Modern weather work underway relies on “grib data.” This is sailor’s jargon for surface analyses and various other forecasts presented in a gridded binary format called “grib.” These are vector data given for each point on a Lat-Lon grid. High resolution data can be as fine as 0.12º (7 nmi) between points, on up to 1.0º (60 nmi) between points. A grid spacing of 0.5º often meets ocean route planning needs, but now we have high resolution models (0.01º, 1.3 km) that are updated every hour that can be used on inland waters.
Wind speed, wind direction, and sea level pressure are the primary datasets needed for planning, but also available and often useful include the height of the 500 mb surface and wind speed at that level, sea surface temperature, precipitation (rate and accumulated), wind gusts, and air temperature. There are also dozens of other atmospheric parameters that are available in this format that we do not often use at sea, but are likely to in the future, such as simulated weather radar for squall forecasting.
Most of this grib data now in use are the direct computer output of numerical weather prediction models, the most popular of which is the US Global Forecast System (GFS). Thus we are looking at the same data the professionals use to make their official forecasts. The professional forecasters at the NWS, however, also look at models from other nations, some of which do better than the GFS in some cases. They also have more varied ways to look at the GFS data itself.
Thus it is our obligation underway to check the grib data we use, i.e. GFS, with the final forecasts of the NWS. These two forecasts (GFS and NWS) will be very close more often than very different, but for crucial decisions, or for fine tuning routes as when racing, we must rely on the NWS forecasts, which brings us to one of the main points of this note.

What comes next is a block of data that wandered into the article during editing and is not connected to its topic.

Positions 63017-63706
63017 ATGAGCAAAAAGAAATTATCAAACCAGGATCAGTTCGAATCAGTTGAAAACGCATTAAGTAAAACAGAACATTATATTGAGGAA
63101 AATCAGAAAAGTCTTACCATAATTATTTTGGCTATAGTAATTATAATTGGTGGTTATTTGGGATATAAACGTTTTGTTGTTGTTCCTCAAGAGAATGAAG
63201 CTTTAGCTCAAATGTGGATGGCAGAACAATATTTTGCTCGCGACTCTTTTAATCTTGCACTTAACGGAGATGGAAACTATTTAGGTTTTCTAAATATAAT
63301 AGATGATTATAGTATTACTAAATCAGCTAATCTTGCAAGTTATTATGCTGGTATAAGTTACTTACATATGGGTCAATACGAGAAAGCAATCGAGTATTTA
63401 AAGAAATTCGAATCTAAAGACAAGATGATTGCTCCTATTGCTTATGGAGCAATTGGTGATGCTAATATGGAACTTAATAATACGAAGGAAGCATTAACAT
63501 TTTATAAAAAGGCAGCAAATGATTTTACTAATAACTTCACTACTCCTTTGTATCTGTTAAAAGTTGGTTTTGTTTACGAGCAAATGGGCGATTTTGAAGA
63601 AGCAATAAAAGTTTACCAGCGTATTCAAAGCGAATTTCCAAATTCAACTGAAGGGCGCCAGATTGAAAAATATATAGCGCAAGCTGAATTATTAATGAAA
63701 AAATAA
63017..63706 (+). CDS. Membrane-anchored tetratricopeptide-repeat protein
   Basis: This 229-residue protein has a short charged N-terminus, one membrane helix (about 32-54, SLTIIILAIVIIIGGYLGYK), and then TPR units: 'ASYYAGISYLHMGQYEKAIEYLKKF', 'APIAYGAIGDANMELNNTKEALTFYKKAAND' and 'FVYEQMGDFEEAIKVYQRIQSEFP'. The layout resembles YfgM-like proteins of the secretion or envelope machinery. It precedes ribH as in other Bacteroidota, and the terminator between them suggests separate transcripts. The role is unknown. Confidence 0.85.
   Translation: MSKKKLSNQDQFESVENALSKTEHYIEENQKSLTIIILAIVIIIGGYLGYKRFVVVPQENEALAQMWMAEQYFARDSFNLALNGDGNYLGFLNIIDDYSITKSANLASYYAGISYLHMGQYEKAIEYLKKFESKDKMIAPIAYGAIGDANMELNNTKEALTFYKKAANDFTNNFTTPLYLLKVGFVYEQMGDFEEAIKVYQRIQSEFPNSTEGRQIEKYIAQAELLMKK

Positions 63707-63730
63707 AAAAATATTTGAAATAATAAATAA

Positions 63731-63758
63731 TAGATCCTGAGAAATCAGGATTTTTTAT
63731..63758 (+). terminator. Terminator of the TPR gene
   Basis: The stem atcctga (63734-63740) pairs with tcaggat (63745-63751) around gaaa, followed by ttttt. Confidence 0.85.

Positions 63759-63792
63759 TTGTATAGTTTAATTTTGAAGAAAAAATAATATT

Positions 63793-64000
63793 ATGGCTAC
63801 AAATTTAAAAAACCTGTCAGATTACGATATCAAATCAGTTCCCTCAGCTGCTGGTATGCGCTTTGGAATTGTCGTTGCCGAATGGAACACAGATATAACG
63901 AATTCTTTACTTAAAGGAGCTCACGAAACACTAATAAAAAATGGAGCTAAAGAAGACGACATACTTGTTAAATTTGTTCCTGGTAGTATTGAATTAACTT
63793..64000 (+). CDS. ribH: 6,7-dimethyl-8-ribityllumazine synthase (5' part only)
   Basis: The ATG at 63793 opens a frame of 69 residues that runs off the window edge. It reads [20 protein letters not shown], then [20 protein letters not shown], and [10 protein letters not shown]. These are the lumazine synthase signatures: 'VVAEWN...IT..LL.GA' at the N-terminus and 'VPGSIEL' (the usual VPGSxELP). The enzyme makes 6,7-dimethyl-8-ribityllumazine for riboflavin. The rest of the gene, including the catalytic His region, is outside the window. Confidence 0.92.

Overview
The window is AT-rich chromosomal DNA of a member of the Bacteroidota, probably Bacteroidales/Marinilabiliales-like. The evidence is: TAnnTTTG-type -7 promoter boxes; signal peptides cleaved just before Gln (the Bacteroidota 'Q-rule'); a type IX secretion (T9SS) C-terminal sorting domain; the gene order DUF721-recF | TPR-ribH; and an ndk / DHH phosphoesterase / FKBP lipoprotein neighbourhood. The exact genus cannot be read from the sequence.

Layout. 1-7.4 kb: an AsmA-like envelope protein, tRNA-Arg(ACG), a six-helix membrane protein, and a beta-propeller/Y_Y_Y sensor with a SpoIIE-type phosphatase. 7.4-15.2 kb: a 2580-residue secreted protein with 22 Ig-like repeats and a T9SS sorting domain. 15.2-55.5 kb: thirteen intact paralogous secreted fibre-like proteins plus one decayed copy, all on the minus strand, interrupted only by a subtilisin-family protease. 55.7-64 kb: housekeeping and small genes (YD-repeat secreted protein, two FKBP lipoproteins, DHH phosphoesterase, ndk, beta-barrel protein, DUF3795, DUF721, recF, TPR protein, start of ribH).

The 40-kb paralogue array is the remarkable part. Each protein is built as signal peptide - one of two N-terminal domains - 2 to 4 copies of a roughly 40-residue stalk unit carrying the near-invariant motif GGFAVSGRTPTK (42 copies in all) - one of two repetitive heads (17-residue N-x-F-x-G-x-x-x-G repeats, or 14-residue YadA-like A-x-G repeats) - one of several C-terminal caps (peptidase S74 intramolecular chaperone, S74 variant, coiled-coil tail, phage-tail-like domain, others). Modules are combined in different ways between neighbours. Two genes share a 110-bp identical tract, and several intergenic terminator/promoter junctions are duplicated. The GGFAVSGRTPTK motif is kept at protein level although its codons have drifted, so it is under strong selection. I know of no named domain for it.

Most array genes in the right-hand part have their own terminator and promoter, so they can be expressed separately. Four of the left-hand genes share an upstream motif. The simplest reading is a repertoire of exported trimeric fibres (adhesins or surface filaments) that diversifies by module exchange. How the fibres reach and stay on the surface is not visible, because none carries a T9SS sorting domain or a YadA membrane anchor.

There is increasing awareness and availability of the National Digital Forecast Database (NDFD) in grib format. Unlike all of the other grib datasets, this one is actually created by professional meteorologists who are looking at all model predictions before they create the NDFD forecast. The NDFD grib data are the same we see in the NWS graphic maps. The first entry in the NDFD grib set (h00) is the surface analysis, h24 is the 24-hr forecast, h48 the 48-hr forecast and so on. The difference now is we have these every 3 hours, not just as the traditional synoptic valid times shown on the graphic maps. Unfortunately, the global coverage of the NDFD is limited, but for extended US coastal waters we have good coverage. (In the near future we will get easier access to the National Blend of Models, NBM, which has high resolution and covers most of the Atlantic and Pacific. See Modern Marine Weather.)
You can get the NDFD grib data with an email request to saildocs (saildocs.com), and now we are pleased to see this appear in commercial products like WeatherNet for PC from Ocens (ocens.com). They offer both standard and high resolution NDFD data in the traditional convenience of the WeatherNet interface. Resolution becomes a key factor underway when we are downloading by sat phone or HF radio. The high resolution of NDFD (0.12º) is not needed for open ocean sailing and it can make the files very large. The high res data are best reserved for forecasts near tropical systems or along coastal waters where you might want to detect diurnal changes in the wind closer to shore or within bays.
The other exciting news from Ocens is they offer the ASCAT scatterometer data in grib format through their WeatherNet service. This wind data is not a forecast; it is the true wind speed and direction measured on the ocean surface as the ASCAT satellite passed over it—normalized to a height of 10m, the same as the GFS winds are. We only get this unique data about once a day for any one location, but it is a definitive evaluation of a forecast at the time, which we need in crucial decisions.